NEW YORK, Dec. 21, 2010 /PRNewswire/ -- Reportlinker.com announces that a new market research report is available in its catalogue:
Medical imaging technology is moving from film-based physician analysis to digitized on-screen diagnosis. This report forecasts the storage space requirements for diagnostic images generated by MRI, CT, ultrasound, C-arms, and nuclear medicine. Over the next decade, as the output from imaging modalities increases in resolution quality, there will be a greater requirement storage space for digital images. This report analyzes the requirement of digital storage space for archived medical images up to 2015 for the following countries: the US, Canada, the UK, France, Germany, Spain, Italy, Scandinavia, Benelux, and Japan.
Scope of this research
• Identify the digital storage space requirements for medical images in prominent markets such as the US, Europe, and Japan.
• Understand the various architectures developed to archive and manage digital medical images.
• Analyze the factors that will drive growth for digital medium storage.
• Assess the ways in which PACS installation is evolving continuously to meet the challenges posed by hospital productivity and physician availability.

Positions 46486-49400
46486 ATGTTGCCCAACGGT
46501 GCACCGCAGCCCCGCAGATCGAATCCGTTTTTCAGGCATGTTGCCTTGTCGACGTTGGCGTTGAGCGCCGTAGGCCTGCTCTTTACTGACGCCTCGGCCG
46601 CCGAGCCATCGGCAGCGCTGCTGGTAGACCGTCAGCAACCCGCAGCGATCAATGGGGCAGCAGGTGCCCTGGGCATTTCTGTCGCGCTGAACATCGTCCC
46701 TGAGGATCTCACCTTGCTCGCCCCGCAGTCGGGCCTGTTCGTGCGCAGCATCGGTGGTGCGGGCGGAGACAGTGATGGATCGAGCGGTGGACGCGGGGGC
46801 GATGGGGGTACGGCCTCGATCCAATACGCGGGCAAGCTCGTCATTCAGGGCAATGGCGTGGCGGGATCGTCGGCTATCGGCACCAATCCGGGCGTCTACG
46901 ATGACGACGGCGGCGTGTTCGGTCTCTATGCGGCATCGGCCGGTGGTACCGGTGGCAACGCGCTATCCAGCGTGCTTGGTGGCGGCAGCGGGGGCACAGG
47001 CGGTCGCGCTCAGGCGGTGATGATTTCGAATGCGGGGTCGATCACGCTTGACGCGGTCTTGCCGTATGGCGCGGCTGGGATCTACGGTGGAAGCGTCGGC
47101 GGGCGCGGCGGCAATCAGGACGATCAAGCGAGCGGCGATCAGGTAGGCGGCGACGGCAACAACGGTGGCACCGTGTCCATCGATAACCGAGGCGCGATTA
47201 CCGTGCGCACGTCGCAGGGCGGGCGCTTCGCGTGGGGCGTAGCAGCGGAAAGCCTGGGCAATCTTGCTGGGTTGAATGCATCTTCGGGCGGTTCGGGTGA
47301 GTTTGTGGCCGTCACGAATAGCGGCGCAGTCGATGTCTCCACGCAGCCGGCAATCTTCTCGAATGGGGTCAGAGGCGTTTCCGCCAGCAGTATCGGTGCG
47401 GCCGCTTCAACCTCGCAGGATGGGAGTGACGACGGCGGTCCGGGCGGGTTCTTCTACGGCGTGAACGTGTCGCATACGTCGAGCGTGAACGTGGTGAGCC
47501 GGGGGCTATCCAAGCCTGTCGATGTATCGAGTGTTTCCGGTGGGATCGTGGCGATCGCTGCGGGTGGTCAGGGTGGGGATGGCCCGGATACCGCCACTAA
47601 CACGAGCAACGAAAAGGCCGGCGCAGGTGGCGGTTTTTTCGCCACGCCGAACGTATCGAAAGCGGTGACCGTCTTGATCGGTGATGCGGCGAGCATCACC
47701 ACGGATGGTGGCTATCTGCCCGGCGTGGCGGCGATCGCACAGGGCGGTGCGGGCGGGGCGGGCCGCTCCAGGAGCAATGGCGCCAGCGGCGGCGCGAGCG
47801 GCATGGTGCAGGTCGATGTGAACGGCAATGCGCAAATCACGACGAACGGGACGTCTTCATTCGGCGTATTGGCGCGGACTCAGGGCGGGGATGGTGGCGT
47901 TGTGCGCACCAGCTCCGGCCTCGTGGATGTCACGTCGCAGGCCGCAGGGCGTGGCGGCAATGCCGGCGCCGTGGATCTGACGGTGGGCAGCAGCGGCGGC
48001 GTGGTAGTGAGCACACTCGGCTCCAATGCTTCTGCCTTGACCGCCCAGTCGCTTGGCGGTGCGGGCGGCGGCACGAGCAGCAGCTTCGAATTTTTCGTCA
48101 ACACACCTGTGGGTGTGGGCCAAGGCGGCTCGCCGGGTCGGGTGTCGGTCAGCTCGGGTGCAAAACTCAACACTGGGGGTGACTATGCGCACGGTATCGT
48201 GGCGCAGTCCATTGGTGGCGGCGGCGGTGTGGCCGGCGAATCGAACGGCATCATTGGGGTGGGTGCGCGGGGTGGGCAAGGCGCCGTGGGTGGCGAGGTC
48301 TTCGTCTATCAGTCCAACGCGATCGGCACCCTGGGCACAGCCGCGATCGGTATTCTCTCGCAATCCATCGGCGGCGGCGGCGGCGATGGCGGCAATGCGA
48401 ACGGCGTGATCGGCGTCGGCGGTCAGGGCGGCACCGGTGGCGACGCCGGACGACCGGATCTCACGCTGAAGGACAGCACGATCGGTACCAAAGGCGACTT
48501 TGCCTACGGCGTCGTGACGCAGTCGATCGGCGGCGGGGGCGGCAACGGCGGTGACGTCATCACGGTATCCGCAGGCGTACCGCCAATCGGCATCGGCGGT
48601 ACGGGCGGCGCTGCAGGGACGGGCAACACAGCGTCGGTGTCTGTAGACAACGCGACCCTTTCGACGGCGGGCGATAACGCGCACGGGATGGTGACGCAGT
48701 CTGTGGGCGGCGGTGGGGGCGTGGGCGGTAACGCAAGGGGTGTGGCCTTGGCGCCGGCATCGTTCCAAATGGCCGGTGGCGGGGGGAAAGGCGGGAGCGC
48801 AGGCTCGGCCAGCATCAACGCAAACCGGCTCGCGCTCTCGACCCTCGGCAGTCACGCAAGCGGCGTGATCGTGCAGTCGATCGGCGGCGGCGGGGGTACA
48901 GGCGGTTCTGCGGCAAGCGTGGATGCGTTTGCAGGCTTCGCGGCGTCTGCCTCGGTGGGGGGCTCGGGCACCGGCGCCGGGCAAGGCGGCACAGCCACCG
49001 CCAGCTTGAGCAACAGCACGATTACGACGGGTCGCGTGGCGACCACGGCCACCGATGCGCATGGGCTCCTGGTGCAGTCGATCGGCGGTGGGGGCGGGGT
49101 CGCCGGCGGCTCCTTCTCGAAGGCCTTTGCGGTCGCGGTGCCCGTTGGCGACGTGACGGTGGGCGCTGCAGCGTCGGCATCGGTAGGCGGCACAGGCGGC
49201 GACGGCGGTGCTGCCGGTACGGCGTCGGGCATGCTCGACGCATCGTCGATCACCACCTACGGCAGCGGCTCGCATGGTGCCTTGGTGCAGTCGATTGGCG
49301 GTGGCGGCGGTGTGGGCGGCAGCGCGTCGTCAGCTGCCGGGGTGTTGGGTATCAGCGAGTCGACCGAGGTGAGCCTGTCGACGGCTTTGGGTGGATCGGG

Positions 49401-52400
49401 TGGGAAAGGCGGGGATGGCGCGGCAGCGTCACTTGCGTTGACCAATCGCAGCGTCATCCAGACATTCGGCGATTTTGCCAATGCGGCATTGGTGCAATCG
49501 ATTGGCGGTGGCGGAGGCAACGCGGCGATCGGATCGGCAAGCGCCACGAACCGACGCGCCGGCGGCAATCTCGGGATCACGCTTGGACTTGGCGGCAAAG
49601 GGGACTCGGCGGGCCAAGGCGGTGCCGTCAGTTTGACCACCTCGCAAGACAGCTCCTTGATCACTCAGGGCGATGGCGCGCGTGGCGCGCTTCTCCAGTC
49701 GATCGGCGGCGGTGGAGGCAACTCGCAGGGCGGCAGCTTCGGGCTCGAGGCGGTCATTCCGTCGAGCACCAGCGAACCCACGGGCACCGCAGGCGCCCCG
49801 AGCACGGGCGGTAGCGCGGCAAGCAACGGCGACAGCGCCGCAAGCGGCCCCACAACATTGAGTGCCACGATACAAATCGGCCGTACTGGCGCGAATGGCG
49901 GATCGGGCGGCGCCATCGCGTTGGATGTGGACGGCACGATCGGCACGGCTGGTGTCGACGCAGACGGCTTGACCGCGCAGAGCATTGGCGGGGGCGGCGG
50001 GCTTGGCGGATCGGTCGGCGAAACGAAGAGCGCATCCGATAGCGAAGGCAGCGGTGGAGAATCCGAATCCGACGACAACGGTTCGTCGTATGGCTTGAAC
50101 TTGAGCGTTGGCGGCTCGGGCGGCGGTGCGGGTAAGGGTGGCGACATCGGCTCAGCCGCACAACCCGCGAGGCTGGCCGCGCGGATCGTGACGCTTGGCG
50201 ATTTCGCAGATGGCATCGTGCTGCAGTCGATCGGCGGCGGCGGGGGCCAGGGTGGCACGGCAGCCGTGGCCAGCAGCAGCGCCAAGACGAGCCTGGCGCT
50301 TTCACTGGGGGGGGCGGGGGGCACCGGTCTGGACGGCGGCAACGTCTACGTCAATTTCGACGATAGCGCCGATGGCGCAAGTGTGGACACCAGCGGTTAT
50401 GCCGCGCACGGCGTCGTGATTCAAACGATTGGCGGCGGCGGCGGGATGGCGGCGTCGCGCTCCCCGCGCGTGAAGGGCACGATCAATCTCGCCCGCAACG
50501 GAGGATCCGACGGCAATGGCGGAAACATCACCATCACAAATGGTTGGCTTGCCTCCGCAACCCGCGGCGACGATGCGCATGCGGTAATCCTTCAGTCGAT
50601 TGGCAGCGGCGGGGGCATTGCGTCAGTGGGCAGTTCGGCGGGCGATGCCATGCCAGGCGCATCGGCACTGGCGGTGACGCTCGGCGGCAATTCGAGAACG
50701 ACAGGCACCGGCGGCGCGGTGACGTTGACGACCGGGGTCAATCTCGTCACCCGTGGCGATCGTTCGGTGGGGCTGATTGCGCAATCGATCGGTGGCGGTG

• Understand the implications of growth in storage requirements and steps to be taken in response.
Research and analysis Highlights
Digital Imaging in Communication and Medicine (DICOM) is an image-specific standard that converts acquired images from the medical image modality into a format that can be interpreted by the PACS module. Health Level 7 (HL7) governs data transfer from all Information Technology (IT)-enabled ancillary systems, including PACS.
The faster return on investment has been the unique selling proposition for PACS modules over the past five to seven years. With more and more physicians opting to choose digital image screening over film-based ones, the requirement for digital storage space is increasing exponentially.
For over 75% of the diagnostic procedures executed, the digital images are accessed frequently for the first six to eight months, following which the images remain dormant in the storage modules. The information lifecycle management algorithm allocates storage space and accelerates image retrieval according to the frequency of access.
Key reasons to purchase this research
• How much digital storage space is required for storing medical images in the US, Europe, and Japan?
• What is the growth rate of digital storage space requirements in various countries?
• In what ways are PACS and MIAS mutually inclusive systems?
• What type of networks exist to ensure smooth digital information flow in hospitals?
• How should hospital administrators and storage vendors respond to the forecasted storage requirements?
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